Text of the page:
Business

Best Buy sees reaching $50 billion in revenue by fiscal 2025, targets $1 billion in cost cuts

Best Buy is targeting $50 billion in revenue by fiscal 2025, the company announced Wednesday morning ahead of a meeting with investors in New York.

The company also said in a press release it plans to cut an additional $1 billion in costs over the next five years, while operating income over that time frame grows at a 5% rate.

For fiscal 2020, Best Buy is still targeting revenue to fall within a range of $43.1 billion to $43.6 billion.

The electronics retailer previously had been calling for fiscal 2020 earnings per share to fall between $5.60 and $5.75, excluding one-time items. Sales at stores open at least a year have been forecast to rise 0.7% to 1.7%.

Moody’s retail analyst Charlie O’Shea called Best Buy’s new financial targets “very attainable” and said they align with the firm’s “long-standing view that Best Buy will continue as one of the top performers in U.S. retail.”

“The core franchise remains on rock-solid footing, driven by … vendor relationships that are expanding and deepening, a store experience that clearly resonates with consumers, and a sensible extension strategy into segments such as health care,” O’Shea said in an emailed statement. “In addition, Best Buy’s conservative financial policy affords it the flexibility to invest if necessary to execute this growth plan.”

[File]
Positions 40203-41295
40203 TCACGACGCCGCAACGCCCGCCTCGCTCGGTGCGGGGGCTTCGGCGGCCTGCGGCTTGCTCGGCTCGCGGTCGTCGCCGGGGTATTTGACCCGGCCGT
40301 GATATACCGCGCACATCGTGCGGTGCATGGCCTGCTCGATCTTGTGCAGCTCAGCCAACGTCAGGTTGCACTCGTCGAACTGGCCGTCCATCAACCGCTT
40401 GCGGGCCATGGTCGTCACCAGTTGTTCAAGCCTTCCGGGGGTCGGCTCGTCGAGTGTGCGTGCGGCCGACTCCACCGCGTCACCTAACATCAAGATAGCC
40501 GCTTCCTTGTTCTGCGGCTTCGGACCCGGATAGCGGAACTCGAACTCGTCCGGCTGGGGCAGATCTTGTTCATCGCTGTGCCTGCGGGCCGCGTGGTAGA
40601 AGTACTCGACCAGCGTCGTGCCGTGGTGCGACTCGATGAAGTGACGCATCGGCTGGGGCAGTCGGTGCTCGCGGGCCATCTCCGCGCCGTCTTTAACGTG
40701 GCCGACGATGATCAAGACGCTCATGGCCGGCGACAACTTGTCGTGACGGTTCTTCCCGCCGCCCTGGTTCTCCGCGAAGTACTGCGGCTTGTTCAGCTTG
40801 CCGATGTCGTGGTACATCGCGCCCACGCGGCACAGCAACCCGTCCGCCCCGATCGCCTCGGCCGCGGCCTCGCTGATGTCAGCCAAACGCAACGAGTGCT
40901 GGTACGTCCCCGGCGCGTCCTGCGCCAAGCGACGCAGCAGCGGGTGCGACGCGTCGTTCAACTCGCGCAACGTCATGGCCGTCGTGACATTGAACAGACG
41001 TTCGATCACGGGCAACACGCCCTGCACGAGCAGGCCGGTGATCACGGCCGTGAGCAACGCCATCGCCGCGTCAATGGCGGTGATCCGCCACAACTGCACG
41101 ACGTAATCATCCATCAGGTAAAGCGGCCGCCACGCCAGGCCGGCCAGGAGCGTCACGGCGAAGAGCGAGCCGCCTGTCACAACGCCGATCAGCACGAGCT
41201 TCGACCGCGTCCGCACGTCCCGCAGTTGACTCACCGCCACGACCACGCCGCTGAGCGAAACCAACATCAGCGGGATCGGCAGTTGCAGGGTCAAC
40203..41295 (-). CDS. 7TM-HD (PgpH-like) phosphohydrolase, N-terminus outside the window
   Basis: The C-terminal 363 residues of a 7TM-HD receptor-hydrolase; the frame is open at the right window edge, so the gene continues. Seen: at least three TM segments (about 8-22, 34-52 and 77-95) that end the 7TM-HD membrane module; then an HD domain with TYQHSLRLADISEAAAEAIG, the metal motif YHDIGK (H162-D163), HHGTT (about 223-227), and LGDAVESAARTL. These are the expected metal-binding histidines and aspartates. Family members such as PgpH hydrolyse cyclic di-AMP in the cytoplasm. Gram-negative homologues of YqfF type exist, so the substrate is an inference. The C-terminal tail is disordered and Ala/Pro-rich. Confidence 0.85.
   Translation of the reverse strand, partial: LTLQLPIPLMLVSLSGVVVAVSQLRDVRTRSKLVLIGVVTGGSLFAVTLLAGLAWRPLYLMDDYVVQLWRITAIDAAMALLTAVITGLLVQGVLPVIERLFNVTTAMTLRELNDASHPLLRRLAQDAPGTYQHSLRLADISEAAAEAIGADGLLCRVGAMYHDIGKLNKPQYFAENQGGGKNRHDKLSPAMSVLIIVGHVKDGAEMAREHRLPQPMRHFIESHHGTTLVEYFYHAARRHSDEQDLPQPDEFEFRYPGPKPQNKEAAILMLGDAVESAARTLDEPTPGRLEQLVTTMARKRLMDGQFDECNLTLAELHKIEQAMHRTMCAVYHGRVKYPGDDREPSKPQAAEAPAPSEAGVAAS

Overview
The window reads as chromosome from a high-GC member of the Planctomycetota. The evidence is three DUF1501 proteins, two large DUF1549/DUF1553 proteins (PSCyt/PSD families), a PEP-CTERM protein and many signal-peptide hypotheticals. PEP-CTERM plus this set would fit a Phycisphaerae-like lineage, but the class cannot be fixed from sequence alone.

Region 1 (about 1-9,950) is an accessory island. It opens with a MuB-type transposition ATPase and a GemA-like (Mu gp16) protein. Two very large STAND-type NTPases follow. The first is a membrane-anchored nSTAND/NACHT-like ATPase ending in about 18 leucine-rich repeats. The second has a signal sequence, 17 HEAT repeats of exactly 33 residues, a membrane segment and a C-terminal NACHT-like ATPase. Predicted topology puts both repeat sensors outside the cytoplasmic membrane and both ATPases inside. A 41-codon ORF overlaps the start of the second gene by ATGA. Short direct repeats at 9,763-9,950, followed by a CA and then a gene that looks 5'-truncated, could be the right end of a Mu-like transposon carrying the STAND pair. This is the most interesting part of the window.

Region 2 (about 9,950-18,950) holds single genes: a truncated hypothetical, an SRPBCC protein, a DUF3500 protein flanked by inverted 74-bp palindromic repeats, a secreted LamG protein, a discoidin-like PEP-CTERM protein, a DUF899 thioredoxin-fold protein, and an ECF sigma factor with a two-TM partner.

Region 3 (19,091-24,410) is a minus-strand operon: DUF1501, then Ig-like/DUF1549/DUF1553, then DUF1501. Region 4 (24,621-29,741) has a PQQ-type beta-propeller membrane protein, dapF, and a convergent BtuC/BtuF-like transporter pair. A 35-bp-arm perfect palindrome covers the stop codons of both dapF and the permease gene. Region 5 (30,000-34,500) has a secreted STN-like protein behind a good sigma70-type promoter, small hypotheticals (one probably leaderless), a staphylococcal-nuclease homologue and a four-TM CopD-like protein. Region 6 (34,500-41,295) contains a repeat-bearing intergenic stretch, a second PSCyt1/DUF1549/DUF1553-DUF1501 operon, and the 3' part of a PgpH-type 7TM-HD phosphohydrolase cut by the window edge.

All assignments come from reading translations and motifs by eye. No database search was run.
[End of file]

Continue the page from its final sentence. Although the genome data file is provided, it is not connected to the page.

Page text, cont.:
Analysts on average project Best Buy will earn between $5.60 and $5.86 per share this fiscal year, on sales of $43.39 billion, according to Refinitiv.

For the third and current quarter, analysts have been calling earnings per share of $1.03, on sales of $9.7 billion.

CEO Corie Barry said in an interview with CNBC’s Courtney Reagan ahead of the investor meeting that Best Buy plans to “double down” on its growth strategy, despite “disruption” in the industry. Barry just took over the CEO role in June, making her the first woman to lead the Minnesota-based company, and, at 44, the youngest female CEO in the Fortune 100.

Last month, Best Buy’s second quarter profits topped analysts’ expectations, but sales came up short. The company has been investing in its supply chain to speed up delivery ahead of the holiday season, in addition to a slew of recent investments in health care, which it hopes will set it apart from other competitors in the electronics space.

Best Buy has also been focused on growing partnerships with tech behemoths, including Amazon.

Best Buy shares, as of Tuesday’s market close, have surged more than 27% this year. In premarket trading on Wednesday, the stock was up less than 1%.

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